This is a continuation of my story: Crimson Nights. Starry Skies. Crimson Tides.
You might want to read the first part to better understand the second one. So, here goes.
White Mornings. Clear Skies. Crimson Sea.
“The crimson sea will engulf another life. You will be helpless just like you once were.” The voice in my head became weird as I tried to sleep. The dream where my mother kept screaming for help woke me up several times until early morning when my tired body gave way to some much-needed sleep.
Birds woke up and went about their business in the greens surrounding my home. They would always wake me up before the Sun comes up. Sometime I go up the hill and watch brilliant sunrise above the sea. It’s glorious, you should try sometime. I left a note for my father so he won’t worry. The last time this happened I was too small to understand anything. I have to watch the crimson sea at the break of dawn. I tie my shoes and pack myself a bottle of water and some snacks for breakfast. I remember how Geetli, the village chief’s daughter and I used to go to the top of the hill and have a picnic. We used to have so much fun but then she was married off to Indra from the neighboring village.
Five past thirty and it’s so chilling out here. The sun won’t come out for another half an hour. There’s a temple of goddess Durga at the foot of the hill. I pay my respect to the Goddess and continue my walk up the hill. I like to think of the goddess as a silent friend in my journey. She was brave, fierce but nurturing and fragile too. Stories of her many incarnations keep enchanting me, I remember hearing a few of those from my grand mother. Grand mother believed she protects our village from all harm. Hmm, after my mother’s untimely death I wonder about that. A wild fox is walking just around the corner of my road. I have never seen them before and I am scared. Father warned me not to go near these cunning creatures. The fox saw me and stopped. It is looking at me with those tiny orange eyes, frowning a little like it’s angry at me for intruding his morning path. I try to shoo it away but it doesn’t go, instead he stares at me sternly. I am so scared. “Show them that you are stronger.” I can hear my father’s voice in my head. But how? The sun won’t come out for another 30 minutes or so. I looked around and found a strong enough stick that was lying around. I pick it up whirl it in the wind and it makes sharp noises. I can see the fox’s fear now. The fox first took a step back then two steps forwards and then it turned around and ran into the hill. I took a deep breath and ran on to put some distance between the fox and me. Sky is starting to turn hazy orange with shades of blue and some silvery lines. Couldn’t be more beautiful. I could hear the almost silent sea from there. I am near.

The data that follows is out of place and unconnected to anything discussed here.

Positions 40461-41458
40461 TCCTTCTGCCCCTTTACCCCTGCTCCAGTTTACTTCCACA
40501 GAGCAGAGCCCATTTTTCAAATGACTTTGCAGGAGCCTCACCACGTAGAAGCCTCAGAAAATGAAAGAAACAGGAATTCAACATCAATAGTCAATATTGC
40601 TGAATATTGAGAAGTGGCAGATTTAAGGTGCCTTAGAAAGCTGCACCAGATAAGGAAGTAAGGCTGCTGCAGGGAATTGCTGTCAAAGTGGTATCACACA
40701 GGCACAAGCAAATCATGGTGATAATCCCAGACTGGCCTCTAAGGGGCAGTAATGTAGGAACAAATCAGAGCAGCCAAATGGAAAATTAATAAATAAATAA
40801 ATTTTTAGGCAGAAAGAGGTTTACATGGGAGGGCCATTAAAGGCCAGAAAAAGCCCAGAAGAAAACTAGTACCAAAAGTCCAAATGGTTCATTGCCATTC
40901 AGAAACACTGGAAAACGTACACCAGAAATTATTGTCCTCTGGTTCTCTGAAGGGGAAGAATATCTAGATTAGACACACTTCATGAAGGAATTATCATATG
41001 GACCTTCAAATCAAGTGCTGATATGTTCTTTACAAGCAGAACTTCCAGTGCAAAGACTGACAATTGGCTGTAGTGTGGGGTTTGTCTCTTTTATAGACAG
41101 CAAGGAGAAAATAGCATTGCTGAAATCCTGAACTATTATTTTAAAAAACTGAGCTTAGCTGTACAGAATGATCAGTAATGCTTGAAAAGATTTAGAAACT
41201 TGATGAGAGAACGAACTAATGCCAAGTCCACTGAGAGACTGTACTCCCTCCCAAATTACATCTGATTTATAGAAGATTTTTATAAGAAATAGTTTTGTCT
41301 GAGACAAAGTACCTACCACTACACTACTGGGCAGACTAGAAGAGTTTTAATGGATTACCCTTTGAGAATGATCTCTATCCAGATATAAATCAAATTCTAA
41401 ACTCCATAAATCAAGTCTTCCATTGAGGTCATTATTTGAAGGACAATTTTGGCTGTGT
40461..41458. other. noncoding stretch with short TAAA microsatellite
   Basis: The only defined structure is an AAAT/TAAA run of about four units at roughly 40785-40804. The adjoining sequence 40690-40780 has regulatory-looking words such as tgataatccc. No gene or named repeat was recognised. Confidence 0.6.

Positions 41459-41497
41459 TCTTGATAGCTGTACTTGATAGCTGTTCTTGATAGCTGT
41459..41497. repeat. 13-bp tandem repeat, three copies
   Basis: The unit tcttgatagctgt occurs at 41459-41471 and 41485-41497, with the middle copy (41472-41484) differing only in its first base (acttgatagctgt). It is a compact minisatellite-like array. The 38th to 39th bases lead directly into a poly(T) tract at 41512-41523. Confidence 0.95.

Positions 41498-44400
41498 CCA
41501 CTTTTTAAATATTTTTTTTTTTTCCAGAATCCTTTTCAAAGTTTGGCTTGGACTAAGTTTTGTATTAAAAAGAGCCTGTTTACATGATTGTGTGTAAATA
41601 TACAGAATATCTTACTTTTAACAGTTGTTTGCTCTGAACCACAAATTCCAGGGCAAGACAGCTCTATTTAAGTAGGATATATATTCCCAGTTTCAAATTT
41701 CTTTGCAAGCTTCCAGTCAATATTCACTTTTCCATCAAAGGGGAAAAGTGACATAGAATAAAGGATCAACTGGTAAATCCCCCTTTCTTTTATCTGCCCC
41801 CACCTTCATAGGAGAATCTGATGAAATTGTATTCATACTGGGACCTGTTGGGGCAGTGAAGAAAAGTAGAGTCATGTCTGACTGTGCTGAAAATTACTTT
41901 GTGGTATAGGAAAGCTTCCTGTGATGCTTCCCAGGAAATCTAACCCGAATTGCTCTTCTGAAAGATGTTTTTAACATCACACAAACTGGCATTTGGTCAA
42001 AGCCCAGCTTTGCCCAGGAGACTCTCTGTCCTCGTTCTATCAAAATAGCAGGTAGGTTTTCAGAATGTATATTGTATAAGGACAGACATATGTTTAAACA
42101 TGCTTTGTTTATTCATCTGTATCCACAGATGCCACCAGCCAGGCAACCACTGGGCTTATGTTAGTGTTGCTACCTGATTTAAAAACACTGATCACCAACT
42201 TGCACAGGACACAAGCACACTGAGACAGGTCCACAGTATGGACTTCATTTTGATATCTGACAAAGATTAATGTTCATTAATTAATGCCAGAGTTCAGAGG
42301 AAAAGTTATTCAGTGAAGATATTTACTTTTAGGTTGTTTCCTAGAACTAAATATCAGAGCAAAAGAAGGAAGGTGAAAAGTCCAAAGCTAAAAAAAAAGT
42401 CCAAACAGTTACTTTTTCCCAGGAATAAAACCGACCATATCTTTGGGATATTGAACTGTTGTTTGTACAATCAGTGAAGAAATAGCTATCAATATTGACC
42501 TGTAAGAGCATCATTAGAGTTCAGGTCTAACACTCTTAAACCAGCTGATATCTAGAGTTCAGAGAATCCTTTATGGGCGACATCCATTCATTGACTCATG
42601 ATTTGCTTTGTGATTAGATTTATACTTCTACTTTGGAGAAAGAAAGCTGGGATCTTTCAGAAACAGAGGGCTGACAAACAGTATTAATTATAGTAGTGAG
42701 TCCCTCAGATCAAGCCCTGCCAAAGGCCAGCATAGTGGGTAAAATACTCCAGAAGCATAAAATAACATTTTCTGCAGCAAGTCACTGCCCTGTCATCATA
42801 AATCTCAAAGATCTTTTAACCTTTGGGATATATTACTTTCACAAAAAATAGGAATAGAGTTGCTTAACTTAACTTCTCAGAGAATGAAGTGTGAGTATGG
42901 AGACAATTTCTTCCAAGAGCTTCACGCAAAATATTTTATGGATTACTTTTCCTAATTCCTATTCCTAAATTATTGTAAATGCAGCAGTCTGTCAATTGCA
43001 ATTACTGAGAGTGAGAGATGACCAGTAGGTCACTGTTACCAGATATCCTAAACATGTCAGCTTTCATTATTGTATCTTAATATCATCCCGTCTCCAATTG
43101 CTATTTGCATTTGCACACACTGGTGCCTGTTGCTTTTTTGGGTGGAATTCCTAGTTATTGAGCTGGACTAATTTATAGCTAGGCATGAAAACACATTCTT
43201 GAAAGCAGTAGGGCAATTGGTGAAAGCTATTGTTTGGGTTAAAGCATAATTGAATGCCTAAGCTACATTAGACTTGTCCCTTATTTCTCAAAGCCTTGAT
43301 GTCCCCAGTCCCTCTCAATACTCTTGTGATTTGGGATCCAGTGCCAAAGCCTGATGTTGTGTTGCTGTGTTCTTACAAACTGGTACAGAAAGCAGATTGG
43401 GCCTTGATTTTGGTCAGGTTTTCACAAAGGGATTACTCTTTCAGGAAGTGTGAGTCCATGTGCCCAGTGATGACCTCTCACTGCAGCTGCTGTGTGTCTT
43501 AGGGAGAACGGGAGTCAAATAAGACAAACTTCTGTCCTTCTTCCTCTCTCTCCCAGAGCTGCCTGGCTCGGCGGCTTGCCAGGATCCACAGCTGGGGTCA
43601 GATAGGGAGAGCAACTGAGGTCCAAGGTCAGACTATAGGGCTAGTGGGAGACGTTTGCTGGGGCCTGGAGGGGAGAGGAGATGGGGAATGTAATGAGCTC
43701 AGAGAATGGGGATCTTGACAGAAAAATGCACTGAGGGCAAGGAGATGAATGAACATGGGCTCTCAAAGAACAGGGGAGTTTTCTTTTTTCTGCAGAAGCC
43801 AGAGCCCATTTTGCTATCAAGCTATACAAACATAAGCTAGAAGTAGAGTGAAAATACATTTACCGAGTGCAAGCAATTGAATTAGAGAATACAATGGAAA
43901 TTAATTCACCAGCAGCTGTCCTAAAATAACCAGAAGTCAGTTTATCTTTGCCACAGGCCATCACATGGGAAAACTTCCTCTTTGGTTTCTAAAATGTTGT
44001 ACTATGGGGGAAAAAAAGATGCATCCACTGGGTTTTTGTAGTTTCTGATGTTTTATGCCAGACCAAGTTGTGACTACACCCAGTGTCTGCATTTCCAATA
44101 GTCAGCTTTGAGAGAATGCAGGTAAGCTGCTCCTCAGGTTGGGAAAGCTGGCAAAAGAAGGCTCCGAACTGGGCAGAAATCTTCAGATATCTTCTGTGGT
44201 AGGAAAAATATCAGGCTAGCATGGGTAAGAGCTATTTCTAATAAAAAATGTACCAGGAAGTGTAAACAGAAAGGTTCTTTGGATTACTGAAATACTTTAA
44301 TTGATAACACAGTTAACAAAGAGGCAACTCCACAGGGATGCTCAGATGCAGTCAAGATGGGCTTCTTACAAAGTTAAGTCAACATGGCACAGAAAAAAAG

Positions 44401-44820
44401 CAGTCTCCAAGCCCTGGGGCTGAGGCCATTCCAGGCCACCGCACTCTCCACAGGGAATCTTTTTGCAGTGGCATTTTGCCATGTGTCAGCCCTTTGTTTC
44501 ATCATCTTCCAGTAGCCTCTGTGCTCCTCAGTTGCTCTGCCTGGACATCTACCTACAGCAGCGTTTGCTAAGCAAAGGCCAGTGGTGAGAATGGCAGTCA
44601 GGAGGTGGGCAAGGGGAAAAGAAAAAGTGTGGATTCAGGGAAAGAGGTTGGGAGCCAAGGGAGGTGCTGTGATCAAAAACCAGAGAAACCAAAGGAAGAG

There’s a huge light house on top of this hill and grandpa Kishan lives here. “I ish 70 decades older than you pappy, in time you will come to know all the great things about our island.”
“Kissshhan…” I wave at him from the ground. His trance of folk songs breaks as he looks down. He waves back and gestures for me to come upstairs, putting up his hand holding a cup of warm honey-ginger tea. I wave my hands and say, “I want to look at the sea. I will come in after sometime.” He nods his head at that and gets back to his folk song. Walking around the grand light house I reach on the side of the hill where the earth is met by soft waves which turn to foam as soon as they touch the hill’s foot. Sun is almost out of its long sleep and I can see the sea clearly. The horizon’s are pale white and the sea, the sea had the hues of crimson all around. It was as if the sea was bleeding and there was nothing we could be. I silently stood there, feeling as powerless as ever.
I stared at the sea for an age. Kishan’s voice brought me out of it. Me and Kishan have an understanding, he doesn’t treat me as a mere girl and I don’t treat him like a mere old man. We are both more than we seem. He calls me again. “Come on in. Tea will get cold. Plus the view is better from here.”
Sigh. Old man after all. I smile and run towards him. The weather seems nice today, it might rain. Rain in early May, it would be another firsts for me.
“It’s going to rain.” I whisper as I am panting from all the running on the stairs.
“What? Can’t hear you.”
“It’s going to rain…” I say again.
“No it’s not pappy.”
“How can you be so sure?” I ask him.
“Can you feel it in your bones?”
“Umm…” I wonder what I feel in my BONES right now. So I blurt, “I don’t think so.”
“Then it won’t rain. Always trust your guts. If it ain’t raining there, it ain’t raining here. Right pappy?”
I nod with my head full of thoughts as I look at my sleepy village. My father is awake. I can see him sitting, cleaning his mouth with the babool tree’s tiny branch. I look towards the other houses and I can see a child coming out of village chief’s home. Geetli’s son. No doubt. But why isn’t she with him? She never leaves him alone. It’s dangerous out there right now.
He is taking baby steps towards the beach. It’s dangerous.
“Kishan… Look.” I point towards the little boy walking out of his front yard. The voice in my head spoke again, “The crimson sea will engulf….” And I ran.
(To be continued…)
The story will be concluded in the last chapter.
If you read through, please leave a comment. I appreciate criticism as well, so hit me with your best. 🙂